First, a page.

HBO’s Divorce, which stars Sarah Jessica Parker and Thomas Haden Church, focuses on a long-married couple who just can’t do it anymore. It follows them from divorce through their efforts to move on with their lives, and what that looks like. The show deftly tackles a very difficult subject with a heavy dose of humor mixed in with the pain and angst. The story takes place in various Manhattan locations and a nearby suburb. And as you can imagine the sounds of the neighborhoods vary.
Eric Hirsch David Briggs
Sound post production for the third season of HBO’s comedy Divorce was completed at Goldcrest Post in New York City. Supervising sound editor David Briggs and re-recording mixer Eric Hirsch worked together to capture the ambiances of upscale Manhattan neighborhoods that serve as the backdrop for the story of the tempestuous breakup between Frances and Robert.
As is often the case with comedy series, the imperative for Divorce’s sound team was to support the narrative by ensuring that the dialogue is crisp and clear, and jokes are properly timed. However, Briggs and Hirsch go far beyond that in developing richly textured soundscapes to achieve a sense of realism often lacking in shows of the genre.
“We use sound to suggest life is happening outside the immediate environment, especially for scenes that are shot on sets,” explains Hirsch. “We work to achieve the right balance, so that the scene doesn’t feel empty but without letting the sound become so prominent that it’s a distraction. It’s meant to work subliminally so that viewers feel that things are happening in suburban New York, while not actually thinking about it.”
Season three of the show introduces several new locations and sound plays a crucial role in capturing their ambience. Parker’s Frances, for example, has moved to Inwood, a hip enclave on the northern tip of Manhattan, and background sound effects help to distinguish it from the woodsy village of Hastings-on-Hudson, where Haden Church’s Robert continues to live. “The challenge was to create separation between those two worlds, so that viewers immediately understand where we are,” explains series producer Mick Aniceto. “Eric and David hit it. They came up with sounds that made sense for each part of the city, from the types of cars you hear on the streets to the conversations and languages that play in the background.”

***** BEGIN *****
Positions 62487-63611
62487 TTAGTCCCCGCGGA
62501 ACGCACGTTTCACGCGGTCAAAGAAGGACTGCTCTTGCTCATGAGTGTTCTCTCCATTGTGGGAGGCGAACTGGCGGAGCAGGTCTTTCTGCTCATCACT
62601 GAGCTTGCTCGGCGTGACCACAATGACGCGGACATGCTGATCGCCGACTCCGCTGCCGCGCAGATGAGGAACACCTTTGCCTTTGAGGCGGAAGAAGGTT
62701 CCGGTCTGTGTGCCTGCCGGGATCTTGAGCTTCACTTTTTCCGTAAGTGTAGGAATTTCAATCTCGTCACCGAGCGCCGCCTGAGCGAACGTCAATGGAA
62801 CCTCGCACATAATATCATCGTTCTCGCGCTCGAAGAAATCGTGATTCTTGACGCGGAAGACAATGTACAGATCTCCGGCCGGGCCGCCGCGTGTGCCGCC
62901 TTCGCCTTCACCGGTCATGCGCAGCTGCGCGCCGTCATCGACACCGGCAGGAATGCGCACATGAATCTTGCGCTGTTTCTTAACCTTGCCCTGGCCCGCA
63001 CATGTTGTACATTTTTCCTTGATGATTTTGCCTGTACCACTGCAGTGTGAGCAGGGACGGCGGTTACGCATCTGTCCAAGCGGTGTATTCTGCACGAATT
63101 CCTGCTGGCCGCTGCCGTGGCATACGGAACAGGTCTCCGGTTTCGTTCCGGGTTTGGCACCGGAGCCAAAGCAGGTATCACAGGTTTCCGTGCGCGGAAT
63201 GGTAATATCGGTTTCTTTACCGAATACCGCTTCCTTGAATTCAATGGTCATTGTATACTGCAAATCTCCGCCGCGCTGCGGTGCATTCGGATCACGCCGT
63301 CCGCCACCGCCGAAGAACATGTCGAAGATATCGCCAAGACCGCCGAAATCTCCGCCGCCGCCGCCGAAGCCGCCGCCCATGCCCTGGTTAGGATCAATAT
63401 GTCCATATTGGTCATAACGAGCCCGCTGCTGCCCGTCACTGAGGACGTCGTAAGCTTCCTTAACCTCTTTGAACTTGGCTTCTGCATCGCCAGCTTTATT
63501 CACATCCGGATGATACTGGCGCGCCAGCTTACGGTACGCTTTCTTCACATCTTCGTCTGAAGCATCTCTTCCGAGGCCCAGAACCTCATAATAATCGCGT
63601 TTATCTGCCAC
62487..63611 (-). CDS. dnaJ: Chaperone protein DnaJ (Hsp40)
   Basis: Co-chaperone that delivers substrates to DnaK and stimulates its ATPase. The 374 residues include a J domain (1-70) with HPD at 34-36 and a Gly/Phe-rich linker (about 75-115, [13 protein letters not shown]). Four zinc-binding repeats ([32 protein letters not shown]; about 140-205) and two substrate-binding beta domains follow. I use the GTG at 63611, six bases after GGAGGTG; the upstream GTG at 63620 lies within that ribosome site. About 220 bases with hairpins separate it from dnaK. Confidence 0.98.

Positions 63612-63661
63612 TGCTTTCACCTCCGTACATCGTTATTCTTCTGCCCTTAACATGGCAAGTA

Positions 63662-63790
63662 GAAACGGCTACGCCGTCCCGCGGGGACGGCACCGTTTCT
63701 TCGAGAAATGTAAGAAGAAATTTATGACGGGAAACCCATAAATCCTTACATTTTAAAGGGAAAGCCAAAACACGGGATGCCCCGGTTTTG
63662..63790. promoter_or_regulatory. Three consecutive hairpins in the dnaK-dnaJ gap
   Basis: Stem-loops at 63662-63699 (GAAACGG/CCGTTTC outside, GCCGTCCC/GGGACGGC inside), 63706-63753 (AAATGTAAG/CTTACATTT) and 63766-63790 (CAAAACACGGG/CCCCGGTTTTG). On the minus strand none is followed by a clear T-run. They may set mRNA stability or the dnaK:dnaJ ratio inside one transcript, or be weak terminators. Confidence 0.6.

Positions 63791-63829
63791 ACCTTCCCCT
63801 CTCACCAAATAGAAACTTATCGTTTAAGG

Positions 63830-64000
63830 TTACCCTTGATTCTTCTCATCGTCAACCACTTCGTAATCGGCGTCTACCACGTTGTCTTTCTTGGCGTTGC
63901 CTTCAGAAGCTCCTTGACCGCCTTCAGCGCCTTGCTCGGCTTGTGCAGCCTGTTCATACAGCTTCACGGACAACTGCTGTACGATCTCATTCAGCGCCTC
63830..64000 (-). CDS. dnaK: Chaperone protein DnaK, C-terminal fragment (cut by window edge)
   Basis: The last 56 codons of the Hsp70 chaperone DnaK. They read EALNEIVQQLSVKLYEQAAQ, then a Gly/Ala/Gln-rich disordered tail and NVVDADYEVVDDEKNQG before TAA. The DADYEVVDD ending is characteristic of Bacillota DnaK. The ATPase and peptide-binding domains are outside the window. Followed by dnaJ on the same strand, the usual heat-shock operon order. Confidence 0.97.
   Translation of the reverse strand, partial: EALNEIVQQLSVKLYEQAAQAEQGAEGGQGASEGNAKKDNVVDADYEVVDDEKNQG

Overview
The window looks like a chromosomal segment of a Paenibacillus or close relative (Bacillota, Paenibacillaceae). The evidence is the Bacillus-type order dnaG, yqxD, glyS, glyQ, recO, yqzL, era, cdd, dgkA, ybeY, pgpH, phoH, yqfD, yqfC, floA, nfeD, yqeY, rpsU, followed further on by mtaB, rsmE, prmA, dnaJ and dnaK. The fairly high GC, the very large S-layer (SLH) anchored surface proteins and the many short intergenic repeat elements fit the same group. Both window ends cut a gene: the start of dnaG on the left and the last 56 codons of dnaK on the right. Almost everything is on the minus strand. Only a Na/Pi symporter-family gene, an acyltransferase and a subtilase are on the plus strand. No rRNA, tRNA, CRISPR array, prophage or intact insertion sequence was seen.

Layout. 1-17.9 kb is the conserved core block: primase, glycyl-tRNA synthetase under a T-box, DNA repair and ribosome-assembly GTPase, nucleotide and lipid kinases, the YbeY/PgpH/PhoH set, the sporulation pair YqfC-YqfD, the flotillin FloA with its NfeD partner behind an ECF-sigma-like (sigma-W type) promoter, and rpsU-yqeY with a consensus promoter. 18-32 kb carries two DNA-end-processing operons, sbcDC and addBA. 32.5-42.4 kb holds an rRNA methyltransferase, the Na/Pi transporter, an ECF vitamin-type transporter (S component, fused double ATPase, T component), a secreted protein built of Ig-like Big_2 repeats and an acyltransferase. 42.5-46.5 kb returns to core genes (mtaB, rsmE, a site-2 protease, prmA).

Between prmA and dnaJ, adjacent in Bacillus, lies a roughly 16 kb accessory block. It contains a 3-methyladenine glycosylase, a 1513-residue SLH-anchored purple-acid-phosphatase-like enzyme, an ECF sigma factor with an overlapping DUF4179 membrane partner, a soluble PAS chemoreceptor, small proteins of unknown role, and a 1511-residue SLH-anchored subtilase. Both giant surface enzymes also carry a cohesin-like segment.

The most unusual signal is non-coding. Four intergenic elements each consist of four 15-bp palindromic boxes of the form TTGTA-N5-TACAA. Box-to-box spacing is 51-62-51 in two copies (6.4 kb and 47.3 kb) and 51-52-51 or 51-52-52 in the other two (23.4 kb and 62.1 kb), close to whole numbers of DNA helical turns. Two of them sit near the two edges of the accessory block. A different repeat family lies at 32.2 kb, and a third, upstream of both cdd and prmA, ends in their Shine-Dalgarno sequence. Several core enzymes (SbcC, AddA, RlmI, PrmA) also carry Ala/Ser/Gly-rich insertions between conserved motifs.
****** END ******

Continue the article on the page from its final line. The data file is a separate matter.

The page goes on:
Meanwhile, Frances’ friend, Diane, (Molly Shannon) has taken up residence in a Manhattan high-rise and it, too, required a specific sonic treatment. “The sounds that filter into a high-rise apartment are much different from those in a street-level structure,” Aniceto notes. “The hum of traffic is more distant, while you hear things like the whirl of helicopters. We had a lot of fun exploring the different sonic environments. To capture the flavor of Hudson-on-Hastings, our executive producer and showrunner came up the idea of adding distant construction sounds to some scenes.”
A few scenes from the new season are set inside a prison. Aniceto says the sound team was able to help breathe life into that environment through the judicious application of very specific sound design. “David Briggs had just come off of Escape at Dannemora, so he was very familiar with the sounds of a prison,” he recalls. “He knew the kind of sounds that you hear in communal areas, not only physical sounds like buzzers and bells, but distant chats among guards and visitors. He helped us come up with amusing bits of background dialogue for the loop group.”
Most of the dialogue came directly from the production tracks, but the sound team hosted several ADR sessions at Goldcrest for crowd scenes. Hirsch points to an episode from the new season that involves a girls basketball team. ADR mixer Krissopher Chevannes recorded groups of voice actors (provided by Dann Fink and Bruce Winant of Loopers Unlimited) to create background dialogue for a scene on a team bus and another that happens during a game.
“During the scene on the bus, the girls are talking normally, but then the action shifts to slo-mo. At that point the sound design goes away and the music drives it,” Hirsch recalls. “When it snaps back to reality, we bring the loop-group crowd back in.”
The emotional depth of Divorce marks it as different from most television comedies, it also creates more interesting opportunities for sound. “The sound portion of the show helps take it over the line and make it real for the audience,” says Aniceto. “Sound is a big priority for Divorce. I get excited by the process and the opportunities it affords to bring scenes to life. So, I surround myself by smart and talented people like Eric and David, who understand how to do that and give the show the perfect feel.”
All three seasons of Divorce are available on HBO Go and HBO Now.